Q: Some say that fan loyalty has dropped ever since the introduction of social media, since so many "say" they support the artists, yet never take action to help... Have you found this to be true? A: It's no secret that things are so different today than they were ten... even five years ago. But this flaky fandom is certainly not restricted to music. It's true for everything out there... music, movies, television. So many things are grabbing our attention these days. I just hope people take a few minutes to listen to a couple of our tunes. Q: What is the absolute best moment in Unfinished Wood's musical history?A: For me, when I held our "Is It Just Me?" CD in my hands for the first time. I had dreamt of having my own record (songs, liner notes, lyrics, pictures) for so long, it was really exciting. Even if no one was to ever hear it, I wanted something that I could hold in my hand when I'm 100 years old. I simply want to be able say, "I did this."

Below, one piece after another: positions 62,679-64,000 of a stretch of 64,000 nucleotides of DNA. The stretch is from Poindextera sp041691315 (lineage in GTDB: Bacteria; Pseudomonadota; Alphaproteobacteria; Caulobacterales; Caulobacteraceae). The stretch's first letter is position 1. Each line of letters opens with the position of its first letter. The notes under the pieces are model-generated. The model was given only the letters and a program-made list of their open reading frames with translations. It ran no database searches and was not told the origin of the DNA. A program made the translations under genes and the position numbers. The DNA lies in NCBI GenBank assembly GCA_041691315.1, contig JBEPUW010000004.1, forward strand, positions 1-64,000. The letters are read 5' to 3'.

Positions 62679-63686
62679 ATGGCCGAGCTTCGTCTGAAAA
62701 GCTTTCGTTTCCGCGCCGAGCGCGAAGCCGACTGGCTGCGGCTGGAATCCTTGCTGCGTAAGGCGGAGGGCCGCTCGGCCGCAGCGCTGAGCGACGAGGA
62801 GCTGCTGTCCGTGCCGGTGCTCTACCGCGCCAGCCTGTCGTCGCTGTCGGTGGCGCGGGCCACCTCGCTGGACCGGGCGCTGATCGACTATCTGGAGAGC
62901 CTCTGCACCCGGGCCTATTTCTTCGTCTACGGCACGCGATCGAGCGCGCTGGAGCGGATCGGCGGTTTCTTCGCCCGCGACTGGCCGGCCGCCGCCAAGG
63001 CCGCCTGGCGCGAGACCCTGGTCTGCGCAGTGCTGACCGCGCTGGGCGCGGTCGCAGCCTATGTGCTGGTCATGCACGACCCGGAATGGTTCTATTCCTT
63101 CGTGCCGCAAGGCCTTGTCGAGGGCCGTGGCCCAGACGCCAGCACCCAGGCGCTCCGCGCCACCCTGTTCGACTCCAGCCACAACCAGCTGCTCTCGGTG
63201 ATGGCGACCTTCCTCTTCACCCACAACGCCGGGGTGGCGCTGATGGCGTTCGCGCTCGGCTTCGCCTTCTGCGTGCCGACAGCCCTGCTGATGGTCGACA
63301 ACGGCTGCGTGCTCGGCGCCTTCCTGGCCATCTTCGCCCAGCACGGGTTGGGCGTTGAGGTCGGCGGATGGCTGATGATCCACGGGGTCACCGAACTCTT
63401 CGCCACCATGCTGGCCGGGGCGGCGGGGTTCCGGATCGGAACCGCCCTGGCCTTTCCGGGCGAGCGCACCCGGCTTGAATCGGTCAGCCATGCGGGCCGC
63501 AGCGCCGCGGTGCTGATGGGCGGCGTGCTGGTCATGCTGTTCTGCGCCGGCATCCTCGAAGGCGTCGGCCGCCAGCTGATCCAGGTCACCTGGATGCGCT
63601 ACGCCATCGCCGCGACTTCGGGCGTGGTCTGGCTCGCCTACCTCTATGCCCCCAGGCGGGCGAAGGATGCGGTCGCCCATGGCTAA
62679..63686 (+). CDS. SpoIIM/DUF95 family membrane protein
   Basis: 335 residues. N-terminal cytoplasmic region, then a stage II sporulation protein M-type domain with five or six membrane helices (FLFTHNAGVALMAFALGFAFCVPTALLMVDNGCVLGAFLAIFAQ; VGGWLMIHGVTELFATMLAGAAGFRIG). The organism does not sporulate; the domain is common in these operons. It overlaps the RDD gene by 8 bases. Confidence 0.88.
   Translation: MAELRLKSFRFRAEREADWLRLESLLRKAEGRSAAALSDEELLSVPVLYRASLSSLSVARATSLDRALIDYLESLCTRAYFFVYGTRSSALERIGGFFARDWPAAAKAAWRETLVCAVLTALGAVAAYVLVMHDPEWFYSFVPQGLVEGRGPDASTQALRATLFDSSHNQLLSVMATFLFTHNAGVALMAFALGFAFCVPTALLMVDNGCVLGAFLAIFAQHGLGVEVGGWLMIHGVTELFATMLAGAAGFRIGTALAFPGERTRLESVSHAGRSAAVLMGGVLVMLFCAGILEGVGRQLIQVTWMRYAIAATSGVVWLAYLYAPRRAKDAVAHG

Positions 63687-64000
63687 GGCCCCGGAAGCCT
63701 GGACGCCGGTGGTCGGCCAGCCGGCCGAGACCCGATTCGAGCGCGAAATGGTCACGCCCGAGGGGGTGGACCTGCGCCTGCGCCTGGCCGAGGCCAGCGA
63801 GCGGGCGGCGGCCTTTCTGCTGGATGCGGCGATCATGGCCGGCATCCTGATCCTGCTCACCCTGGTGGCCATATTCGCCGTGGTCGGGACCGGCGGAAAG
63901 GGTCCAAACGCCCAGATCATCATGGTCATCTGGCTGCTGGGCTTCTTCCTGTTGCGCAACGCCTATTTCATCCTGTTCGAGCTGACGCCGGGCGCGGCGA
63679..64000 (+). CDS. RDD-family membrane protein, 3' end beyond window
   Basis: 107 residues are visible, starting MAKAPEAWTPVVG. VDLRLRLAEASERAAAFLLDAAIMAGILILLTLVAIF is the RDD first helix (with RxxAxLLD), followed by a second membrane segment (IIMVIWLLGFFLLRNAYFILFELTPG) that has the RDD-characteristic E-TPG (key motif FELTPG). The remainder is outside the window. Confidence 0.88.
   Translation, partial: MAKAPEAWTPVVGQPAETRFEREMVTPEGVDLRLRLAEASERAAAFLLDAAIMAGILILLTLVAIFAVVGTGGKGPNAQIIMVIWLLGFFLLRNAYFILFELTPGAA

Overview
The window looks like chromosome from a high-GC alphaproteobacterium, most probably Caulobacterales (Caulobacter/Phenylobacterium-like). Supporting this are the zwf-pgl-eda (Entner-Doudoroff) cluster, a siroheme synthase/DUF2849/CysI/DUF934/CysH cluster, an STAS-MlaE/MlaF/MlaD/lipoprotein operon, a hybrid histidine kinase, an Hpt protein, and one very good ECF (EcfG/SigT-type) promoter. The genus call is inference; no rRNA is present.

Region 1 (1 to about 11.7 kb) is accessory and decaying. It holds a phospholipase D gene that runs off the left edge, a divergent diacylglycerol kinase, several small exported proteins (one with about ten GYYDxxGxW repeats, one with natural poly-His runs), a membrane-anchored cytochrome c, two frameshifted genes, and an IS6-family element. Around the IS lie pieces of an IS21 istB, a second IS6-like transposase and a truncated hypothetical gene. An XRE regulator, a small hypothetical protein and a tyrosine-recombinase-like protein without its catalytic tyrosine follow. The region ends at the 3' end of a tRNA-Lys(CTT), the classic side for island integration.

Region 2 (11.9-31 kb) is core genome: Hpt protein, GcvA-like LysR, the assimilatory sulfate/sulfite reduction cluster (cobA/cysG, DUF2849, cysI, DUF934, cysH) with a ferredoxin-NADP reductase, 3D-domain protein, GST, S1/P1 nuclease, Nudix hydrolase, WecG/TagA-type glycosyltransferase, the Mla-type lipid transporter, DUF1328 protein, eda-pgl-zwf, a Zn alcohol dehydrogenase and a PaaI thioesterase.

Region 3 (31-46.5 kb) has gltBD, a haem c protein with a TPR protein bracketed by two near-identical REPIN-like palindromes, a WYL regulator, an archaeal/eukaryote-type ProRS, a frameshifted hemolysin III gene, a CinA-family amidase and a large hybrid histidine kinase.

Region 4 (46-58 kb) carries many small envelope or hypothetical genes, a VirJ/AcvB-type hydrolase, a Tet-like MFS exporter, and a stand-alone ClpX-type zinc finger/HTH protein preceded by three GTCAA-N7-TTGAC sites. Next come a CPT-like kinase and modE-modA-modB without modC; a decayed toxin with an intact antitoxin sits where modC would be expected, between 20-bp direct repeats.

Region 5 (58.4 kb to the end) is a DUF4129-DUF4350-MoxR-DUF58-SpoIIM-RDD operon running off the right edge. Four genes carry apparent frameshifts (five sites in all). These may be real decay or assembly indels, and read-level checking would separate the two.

Q: What do you think of current mainstream artists and all the attention they receive?A: It's hard for me to have ill-will towards musicians that I like and respect. Hating mainstream musicians because they're mainstream is like hating movie stars despite the fact that you love movies. Those stars provided you with a great deal of enjoyment. How can you hate them for being mainstream?
I tend to look at these things from a selfish point of view. My goal is simple: I want to be entertained. If you're able to entertain me, and you get a great deal of attention doing it, I don't have a problem with that since the main goal has been accomplished. To check out Unfinished Wood check out the links below:Twitter Click_Here
I recently conducted an email interview with one of the artists in the Nova Elite... Rob, Drummer/Manager of Fail to Act... I hope everyone is enlightened by the interview and I know I certainly enjoyed doing it...
Thank you again Fail to Act for doing this for not only DSN Promotions but for the fans as well...
Q: I know you say the name, Fail to Act, was inspired by Da Vinci's quote... but what exactly is fail to act, acting upon?
A: Fail To Act is acting upon alot from the politics of war to the survival of our planet, our freedoms constantly at stake.